Applying Pressure Sensitive Decals to Model Rockets (2014-01-18)

http://www.ApogeeRockets.com This video shows how to apply pressure-sensitive decals (the sticker type) to your model rocket. Sometimes they need to be moved...

Attaching Strings To Model Rocket Parachutes (2011-06-26)

Young children have a hard time attaching strings to plastic parachutes on model rockets. If you're working with boy scouts or school children, you'll see my method of tying the strings to the chute canopy. The kids will have an easier time, and the rocket will come down straighter and slower.

Build a Rogallo Wing, Rocket boosted glider part 1 (2011-06-22)

Part 1 of 7. This video shows the construction sequence for making a Rogallo wing glider that is boosted into the sky by a model rocket. They are often called flexie gliders because the wing is flexible and can be rolled up and stored in a small space. In model rocketry, they are used in the National Association of Rocketry's flexie contest.

Build a Rogallo Wing, Rocket boosted glider part 2 (2011-06-19)

Part 2 of 7. This video shows the construction sequence for making a Rogallo wing glider that is boosted into the sky by a model rocket. They are often called flexie gliders because the wing is flexible and can be rolled up and stored in a small space. In model rocketry, they are used in the National Association of Rocketry's flexie contest.

Build a Rogallo Wing, Rocket boosted glider part 3 (2011-05-31)

Part 3 of 7. This video shows the construction sequence for making a Rogallo wing glider that is boosted into the sky by a model rocket. They are often called flexie gliders because the wing is flexible and can be rolled up and stored in a small space. In model rocketry, they are used in the National Association of Rocketry's flexie contest.

Build a Rogallo Wing, Rocket boosted glider part 4 (2011-06-22)

Part 4 of 7. This video shows the construction sequence for making a Rogallo wing glider that is boosted into the sky by a model rocket. They are often called flexie gliders because the wing is flexible and can be rolled up and stored in a small space. In model rocketry, they are used in the National Association of Rocketry's flexie contest.

Build a Rogallo Wing, Rocket boosted glider part 5 (2011-05-31)

Part 5 of 7. This video shows the construction sequence for making a Rogallo wing glider that is boosted into the sky by a model rocket. They are often called flexie gliders because the wing is flexible and can be rolled up and stored in a small space. In model rocketry, they are used in the National Association of Rocketry's flexie contest.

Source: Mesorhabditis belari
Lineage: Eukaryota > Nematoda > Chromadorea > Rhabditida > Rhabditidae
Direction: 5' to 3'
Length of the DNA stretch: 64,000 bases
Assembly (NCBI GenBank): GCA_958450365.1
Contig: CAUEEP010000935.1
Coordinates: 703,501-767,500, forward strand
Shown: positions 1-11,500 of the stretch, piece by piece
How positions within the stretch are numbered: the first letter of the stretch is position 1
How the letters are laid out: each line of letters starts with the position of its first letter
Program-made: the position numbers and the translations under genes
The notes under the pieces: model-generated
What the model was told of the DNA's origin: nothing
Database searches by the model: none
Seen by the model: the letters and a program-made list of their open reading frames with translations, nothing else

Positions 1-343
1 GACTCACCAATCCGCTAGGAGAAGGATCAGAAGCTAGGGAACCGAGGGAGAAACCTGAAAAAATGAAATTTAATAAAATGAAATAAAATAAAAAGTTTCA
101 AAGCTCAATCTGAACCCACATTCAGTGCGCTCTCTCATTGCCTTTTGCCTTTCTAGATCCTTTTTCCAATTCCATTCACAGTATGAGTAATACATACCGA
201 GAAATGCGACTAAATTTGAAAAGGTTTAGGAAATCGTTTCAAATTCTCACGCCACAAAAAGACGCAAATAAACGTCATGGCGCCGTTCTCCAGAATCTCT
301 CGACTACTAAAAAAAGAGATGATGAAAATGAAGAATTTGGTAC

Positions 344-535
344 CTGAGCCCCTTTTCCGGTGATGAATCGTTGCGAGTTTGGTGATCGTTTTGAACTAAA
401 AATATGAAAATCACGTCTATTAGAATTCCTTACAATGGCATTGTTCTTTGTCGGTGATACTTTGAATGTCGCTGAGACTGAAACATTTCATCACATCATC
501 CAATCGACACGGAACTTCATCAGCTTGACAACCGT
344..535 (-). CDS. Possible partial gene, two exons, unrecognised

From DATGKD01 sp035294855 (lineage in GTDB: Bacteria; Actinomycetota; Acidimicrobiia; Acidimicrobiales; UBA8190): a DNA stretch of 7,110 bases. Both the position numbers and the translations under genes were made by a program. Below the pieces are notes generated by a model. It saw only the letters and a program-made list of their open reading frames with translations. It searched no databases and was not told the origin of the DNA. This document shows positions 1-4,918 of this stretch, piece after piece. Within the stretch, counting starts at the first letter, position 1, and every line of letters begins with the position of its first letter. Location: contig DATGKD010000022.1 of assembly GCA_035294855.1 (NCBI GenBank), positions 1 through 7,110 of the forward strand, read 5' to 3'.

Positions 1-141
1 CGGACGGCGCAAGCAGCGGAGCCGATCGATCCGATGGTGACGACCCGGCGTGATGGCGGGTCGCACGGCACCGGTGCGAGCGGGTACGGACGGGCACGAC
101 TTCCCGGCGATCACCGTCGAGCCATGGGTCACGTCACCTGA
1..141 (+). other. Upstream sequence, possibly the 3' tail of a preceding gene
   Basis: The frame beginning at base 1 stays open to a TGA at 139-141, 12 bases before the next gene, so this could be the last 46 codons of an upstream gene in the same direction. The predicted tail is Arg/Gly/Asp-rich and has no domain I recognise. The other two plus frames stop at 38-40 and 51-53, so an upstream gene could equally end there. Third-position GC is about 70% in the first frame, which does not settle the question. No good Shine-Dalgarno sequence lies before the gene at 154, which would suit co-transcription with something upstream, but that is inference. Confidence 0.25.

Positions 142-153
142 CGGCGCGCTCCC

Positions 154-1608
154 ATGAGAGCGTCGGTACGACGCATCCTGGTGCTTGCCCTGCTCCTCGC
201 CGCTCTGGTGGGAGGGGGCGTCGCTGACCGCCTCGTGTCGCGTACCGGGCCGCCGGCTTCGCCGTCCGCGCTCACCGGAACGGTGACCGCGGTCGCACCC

Build a Rogallo Wing, Rocket boosted glider part 6 (2011-05-31)

Part 6 of 7. This video shows the construction sequence for making a Rogallo wing glider that is boosted into the sky by a model rocket. They are often called flexie gliders because the wing is flexible and can be rolled up and stored in a small space. In model rocketry, they are used in the National Association of Rocketry's flexie contest.

Build a Rogallo Wing, Rocket boosted glider part 7 (2011-06-22)

"www.ApogeeRockets.com" Part 7 of 7. This video shows the construction sequence for making a Rogallo wing glider that is boosted into the sky by a model rocket. They are often called flexie gliders because the wing is flexible and can be rolled up and stored in a small space. In model rocketry, they are used in the National Association of Rocketry's flexie contest.

Building a Canted Engine Mount for model rockets (2011-06-24)

Part 2 of 2. With canted engine mounts, the tubes holding the motors can interfere with each other. This video shows how to cut the tubes and glue them together to get around that interference.

Building Your First High Power Rocket - Part 1 (2011-06-22)

Putting together a high power rocket is actually easier than you might imagine. In this first video, you'll see how to assemble the engine mount, which is the heart of the high-power rocket. We're trying something different in this series of videos. I'm personally going to move from being in front of the camera, to being behind it. The construction of the rocket is being done by Erin Card, who works here at Apogee Components as web designer and customer service representative. She really wanted to build a big rocket, so I said, "sure. But let's record it too, as I'm sure other people would love to see the process." So in this video, I'll give you a short introduction for Erin, and then she will proceed to assemble the rocket.

Building Your First High Power Rocket - Part 2 (2011-05-29)

www.ApogeeRockets.com - Putting together a high power rocket is actually easier than you might imagine. In this second video, you'll see how to tie on the shock cord to the engine mount, and then to glue the engine mount into the body tube.. We're trying something different in this series of videos. I'm personally going to move from being in front of the camera, to being behind it. The construction of the rocket is being done by Erin Card, who works here at Apogee Components as web designer and customer service representative. Since we're video recording the process of making this kit, we're taking a bit longer than normal. But that's cool. Every time you get to see Erin, she's wearing something different.

Building Your First High Power Rocket - Part 3 (2011-06-03)